In the nursing home I'll be in my rocking chair humming "Shche ne vmerla Ukrayiny i slava, i volya" = "Ukraine's glory has not yet died, nor her freedom"!
Берёзы севера мне милы,—
Их грустный, опущённый вид,
Как речь безмолвная могилы,
Горячку сердца холодит.

(Афанасий Фет: «Ивы и берёзы», 1843 / 1856)

Offline Rodney_G.

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Re: Living Memory
« Reply #7 on: February 12, 2015, 04:01:54 PM »
First of all, a thread on this topic already exists, if it wasn't lost on the AP site makeover some years ago. Hope it can be pulled up by someone resourceful. Since it was roughly seven or eight years ago,not only were there definitely people alive then who remembered the Romanovs, but there were  personal anecdotes about them (both the Romanovs and their contemporaries) contributed to the thread. Most fascinating.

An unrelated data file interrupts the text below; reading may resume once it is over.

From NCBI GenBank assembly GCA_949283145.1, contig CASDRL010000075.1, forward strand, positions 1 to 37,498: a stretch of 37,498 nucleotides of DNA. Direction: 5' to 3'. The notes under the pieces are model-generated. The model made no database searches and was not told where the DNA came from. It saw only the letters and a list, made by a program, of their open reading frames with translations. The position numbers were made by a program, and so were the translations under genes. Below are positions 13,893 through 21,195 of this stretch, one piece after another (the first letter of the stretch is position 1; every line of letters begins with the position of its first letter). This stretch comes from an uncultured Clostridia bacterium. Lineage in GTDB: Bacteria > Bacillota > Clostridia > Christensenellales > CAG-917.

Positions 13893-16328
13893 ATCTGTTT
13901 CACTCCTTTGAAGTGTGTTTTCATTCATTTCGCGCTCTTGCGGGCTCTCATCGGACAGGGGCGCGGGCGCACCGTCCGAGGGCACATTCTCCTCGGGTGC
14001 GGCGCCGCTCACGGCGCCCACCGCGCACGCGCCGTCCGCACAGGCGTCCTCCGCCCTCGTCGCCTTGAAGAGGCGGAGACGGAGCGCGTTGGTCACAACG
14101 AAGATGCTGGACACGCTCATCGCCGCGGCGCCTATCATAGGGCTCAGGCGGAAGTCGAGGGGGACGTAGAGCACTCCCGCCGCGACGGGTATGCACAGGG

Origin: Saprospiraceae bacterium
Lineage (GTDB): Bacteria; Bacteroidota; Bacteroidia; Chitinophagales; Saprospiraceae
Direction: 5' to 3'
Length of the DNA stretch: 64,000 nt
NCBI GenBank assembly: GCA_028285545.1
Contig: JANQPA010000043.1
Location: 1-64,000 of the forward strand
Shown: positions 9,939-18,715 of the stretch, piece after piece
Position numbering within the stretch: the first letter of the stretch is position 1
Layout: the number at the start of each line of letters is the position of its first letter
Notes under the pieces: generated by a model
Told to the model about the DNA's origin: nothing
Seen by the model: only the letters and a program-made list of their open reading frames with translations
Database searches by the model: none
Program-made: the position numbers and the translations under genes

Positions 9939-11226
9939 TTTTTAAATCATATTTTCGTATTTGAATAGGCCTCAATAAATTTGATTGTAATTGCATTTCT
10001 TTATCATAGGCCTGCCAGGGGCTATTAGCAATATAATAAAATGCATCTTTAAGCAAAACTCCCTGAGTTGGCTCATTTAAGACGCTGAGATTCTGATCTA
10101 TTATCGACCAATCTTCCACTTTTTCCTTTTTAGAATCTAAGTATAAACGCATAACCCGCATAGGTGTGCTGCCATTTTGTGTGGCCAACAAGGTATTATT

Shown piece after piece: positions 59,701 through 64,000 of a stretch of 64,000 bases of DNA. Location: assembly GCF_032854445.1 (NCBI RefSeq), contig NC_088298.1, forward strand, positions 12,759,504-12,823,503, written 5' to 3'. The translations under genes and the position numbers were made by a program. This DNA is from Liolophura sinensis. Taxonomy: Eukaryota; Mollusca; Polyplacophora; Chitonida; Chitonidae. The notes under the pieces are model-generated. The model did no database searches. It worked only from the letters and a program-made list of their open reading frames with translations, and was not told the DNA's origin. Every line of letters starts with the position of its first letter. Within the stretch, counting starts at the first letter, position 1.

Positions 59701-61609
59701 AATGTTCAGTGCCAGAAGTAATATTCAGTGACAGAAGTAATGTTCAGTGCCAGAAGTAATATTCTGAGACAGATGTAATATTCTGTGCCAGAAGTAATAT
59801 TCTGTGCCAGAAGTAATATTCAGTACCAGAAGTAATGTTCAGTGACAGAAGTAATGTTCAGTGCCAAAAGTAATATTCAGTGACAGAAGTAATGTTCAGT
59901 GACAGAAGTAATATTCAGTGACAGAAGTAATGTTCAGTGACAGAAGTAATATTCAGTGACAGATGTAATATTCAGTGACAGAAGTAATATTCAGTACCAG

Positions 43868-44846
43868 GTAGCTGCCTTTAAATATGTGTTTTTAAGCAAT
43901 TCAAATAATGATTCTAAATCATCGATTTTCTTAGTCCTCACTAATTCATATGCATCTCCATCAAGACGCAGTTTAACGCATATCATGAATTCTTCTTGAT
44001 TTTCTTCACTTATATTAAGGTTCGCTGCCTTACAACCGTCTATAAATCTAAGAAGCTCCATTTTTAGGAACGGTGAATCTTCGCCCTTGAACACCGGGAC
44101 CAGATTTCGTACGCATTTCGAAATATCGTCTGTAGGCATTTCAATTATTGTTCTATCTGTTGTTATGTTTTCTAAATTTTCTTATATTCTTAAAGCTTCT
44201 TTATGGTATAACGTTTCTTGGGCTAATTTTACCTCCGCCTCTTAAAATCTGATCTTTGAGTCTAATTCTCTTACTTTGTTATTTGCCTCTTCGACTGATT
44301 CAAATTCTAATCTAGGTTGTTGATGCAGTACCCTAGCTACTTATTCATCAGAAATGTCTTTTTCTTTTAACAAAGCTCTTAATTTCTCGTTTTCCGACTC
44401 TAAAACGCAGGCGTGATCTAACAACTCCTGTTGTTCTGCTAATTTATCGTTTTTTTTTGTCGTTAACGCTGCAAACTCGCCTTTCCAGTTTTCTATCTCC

And, Maria Sisi, there were indeed multiple documentaries , generally pre-2000 which showed interviews of old-timers with real personal memories of the period and the IF . I've seen them,and may actually have one or more in some form. Damned if I know exactly which ones though. Laura Mabee would likely know.

As one of those oldtimers mentioned below, I can say that I was a teenager when Olga Alexandrovna died in Ontario a few hundred miles  across the border  from me in New York State. Naturally I didn't note it.

Realistically, one would have to be well over 100 years old to remember the fate of the Romanovs as say, an eight year old in 1918. They would be 105 this year. And yet, quite possible.